The [Thursday] Papers
By Steve Rhodes
On Chicago Tonight last night, Chicago 2016 CEO Lori Healey said that public support "generally was in the 70 percent range."
A Tribune poll out today says just 47 percent of city residents support the Games. That's down from 61 percent in February. And 84 percent "disapprove of using tax revenue to cover any loss."
Pat Ryan refused to comment on the poll.
In other words, he refused to even acknowledge its existence.
Also, in other words, Chicagoans by and large don't seem to want the Olympics here.
As more facts have emerged about the bid - pried from the cold, clammy hands of Chicago 2016 and City Hall - support has dropped.
In fact, you might say that there is a direct correlation between the exposure of facts and support for the bid.
"Even a majority of those who favor the Olympics opposed using taxes to cover losses and were against the unlimited guarantee," the Tribune found.
Every Olympic city must sign the host contract, though, which includes the unlimited guarantee.
City Hall has known this from the start. The media should have too.
"Ald. Manuel Flores (1st) held a news conference to pitch a measure that would empower the city's inspector general to monitor the Olympic committee if Chicago hosts the Games. Separately, Mayor Richard Daley's administration introduced a plan to let two aldermen sit on the organizing committee if Chicago wins its 2016 bid."
Here's the payoff:
"The mayoral ordinance would see Alds. Edward Burke and Carrie Austin be the City Council's representatives on the organizing committee that will plan and run the Games."
Yes. And they would meet in Pat Ryan's living room.
"The Civic Federation's independent analysis of the 2016 bid declared that it is sound and reasonable - provided the insurance is in place and the Games have competent management and extensive oversight."
In other words, the bid is sound and reasonable as long as everything goes according to the planned soundness and reasonableness projected by organizers!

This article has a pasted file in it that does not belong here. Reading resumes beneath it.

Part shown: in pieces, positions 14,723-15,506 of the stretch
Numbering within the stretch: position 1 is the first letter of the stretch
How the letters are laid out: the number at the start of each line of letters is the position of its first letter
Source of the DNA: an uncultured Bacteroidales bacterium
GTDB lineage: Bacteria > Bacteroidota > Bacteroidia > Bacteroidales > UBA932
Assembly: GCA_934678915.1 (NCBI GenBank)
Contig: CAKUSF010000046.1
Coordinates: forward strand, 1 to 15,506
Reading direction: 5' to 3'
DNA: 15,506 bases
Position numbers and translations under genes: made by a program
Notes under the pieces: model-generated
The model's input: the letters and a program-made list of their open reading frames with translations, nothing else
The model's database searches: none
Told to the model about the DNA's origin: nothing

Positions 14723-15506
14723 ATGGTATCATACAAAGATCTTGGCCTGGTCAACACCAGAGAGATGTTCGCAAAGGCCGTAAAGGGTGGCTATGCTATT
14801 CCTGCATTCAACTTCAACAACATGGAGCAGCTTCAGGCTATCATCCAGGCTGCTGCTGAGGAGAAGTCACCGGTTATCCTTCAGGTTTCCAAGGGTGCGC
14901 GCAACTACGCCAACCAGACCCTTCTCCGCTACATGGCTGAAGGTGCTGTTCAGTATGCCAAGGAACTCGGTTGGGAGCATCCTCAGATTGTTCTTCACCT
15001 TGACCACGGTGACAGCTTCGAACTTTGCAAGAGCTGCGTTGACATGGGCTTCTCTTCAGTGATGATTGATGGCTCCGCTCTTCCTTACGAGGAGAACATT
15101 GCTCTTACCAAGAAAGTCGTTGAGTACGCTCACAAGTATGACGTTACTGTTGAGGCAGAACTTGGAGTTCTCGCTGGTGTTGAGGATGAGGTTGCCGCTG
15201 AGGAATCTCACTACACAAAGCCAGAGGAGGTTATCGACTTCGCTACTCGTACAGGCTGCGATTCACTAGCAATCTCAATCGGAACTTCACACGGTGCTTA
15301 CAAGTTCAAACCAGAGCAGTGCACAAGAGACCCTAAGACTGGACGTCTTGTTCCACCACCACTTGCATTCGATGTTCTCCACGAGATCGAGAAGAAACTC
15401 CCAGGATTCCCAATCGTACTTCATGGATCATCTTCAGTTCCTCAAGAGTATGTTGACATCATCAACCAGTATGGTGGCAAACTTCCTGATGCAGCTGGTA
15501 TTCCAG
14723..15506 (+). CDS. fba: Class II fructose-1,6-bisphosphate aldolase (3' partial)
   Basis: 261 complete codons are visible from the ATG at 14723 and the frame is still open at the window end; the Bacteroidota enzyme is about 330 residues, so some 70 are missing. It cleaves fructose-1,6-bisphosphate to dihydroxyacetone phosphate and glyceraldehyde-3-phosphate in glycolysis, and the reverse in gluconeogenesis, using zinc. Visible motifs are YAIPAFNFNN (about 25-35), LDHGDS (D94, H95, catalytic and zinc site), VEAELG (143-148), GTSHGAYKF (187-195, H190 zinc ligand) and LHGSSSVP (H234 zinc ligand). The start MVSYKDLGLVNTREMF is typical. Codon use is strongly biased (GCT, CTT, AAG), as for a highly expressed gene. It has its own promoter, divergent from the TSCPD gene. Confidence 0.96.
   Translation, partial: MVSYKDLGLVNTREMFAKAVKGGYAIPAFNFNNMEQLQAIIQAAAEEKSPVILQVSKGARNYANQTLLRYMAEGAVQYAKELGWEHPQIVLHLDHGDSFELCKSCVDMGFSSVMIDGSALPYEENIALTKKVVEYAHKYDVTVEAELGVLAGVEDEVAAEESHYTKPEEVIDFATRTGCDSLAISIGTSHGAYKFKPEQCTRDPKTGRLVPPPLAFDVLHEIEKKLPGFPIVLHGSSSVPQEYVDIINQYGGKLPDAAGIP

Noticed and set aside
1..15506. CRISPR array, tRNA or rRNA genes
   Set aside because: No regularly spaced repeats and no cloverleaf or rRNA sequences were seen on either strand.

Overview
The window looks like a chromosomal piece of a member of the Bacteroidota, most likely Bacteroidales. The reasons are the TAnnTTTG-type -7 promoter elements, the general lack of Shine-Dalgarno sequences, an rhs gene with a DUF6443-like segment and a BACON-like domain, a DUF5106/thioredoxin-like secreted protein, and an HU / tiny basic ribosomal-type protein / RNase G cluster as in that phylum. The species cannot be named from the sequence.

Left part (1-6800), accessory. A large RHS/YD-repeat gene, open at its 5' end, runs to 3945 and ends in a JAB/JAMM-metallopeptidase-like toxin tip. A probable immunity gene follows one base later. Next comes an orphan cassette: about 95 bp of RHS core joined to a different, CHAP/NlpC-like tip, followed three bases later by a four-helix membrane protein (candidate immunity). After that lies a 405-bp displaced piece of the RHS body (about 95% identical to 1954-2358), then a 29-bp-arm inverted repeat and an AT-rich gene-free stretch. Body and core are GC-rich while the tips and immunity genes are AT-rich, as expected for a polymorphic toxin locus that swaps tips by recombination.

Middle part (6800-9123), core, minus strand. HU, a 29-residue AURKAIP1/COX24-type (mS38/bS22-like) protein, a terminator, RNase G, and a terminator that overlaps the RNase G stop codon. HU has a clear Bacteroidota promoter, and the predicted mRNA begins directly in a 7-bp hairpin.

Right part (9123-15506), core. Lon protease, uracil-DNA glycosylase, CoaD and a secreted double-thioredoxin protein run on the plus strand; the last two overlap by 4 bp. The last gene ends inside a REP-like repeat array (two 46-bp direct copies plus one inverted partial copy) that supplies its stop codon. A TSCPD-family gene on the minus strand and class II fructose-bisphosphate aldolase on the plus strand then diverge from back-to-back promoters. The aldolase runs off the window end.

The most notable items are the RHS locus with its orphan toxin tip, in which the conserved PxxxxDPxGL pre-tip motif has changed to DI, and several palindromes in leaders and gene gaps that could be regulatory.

My plan to limit my drinking to only two beers this Friday night is sound and reasonable too, but history and common sense tells us that I probably will not behave in a sound and reasonable way.
After all, every plan emanating from City Hall is sound and reasonable - on paper. But those plans presume "competent management and extensive oversight."
You know, like the oversight we can expect from Eddie Burke and Carrie Austin.
Looked Good On Paper
"The Chicago Housing Authority also misled residents about the pace of redevelopment, according to the study to be released Thursday by the Chicago-based public housing advocacy group Business and Professional People for the Public Interest."
Fool us once, shame on you. Fool us a zillion times, shame on us.
"Well, isn't that special? Personally, I am tired of hearing that so many of our congressmen are now admitting that they have not taken the time to read those lengthy and important bills that are currently before Congress and can affect our lives for generations to come, such as the health care and cap-and-trade energy bills. Most are saying exactly what he said about the aides reading them."
Is it just me, or should Stella have named the congressman she's talking about?
It was Danny Davis.
The Oprah Effect
No, really. Do tell us which hard-nosed journalists turn to mush in the vicinity of Her Oprahness.
We deserve to know.
Co-starring Deborah Sims.
"Stroger's original grade was C-minus, but one of his cousins with a cush CPS job changed it to A-plus," Beachwood reader Matt Farmer tells us.
They Are Not Marshall
"There's no official word as to why, but Gardner had two strong marks against him: The school failed to improve, despite extra resources and new curricula; and he was accused of falsifying a document related to a lawsuit against him that cost the district $500,000."
Dan Hynes 2.0
The Political Odds
Beachwood Inn Review
The Beachwood Tip Line: Mechanically charming.
Posted on September 3, 2009
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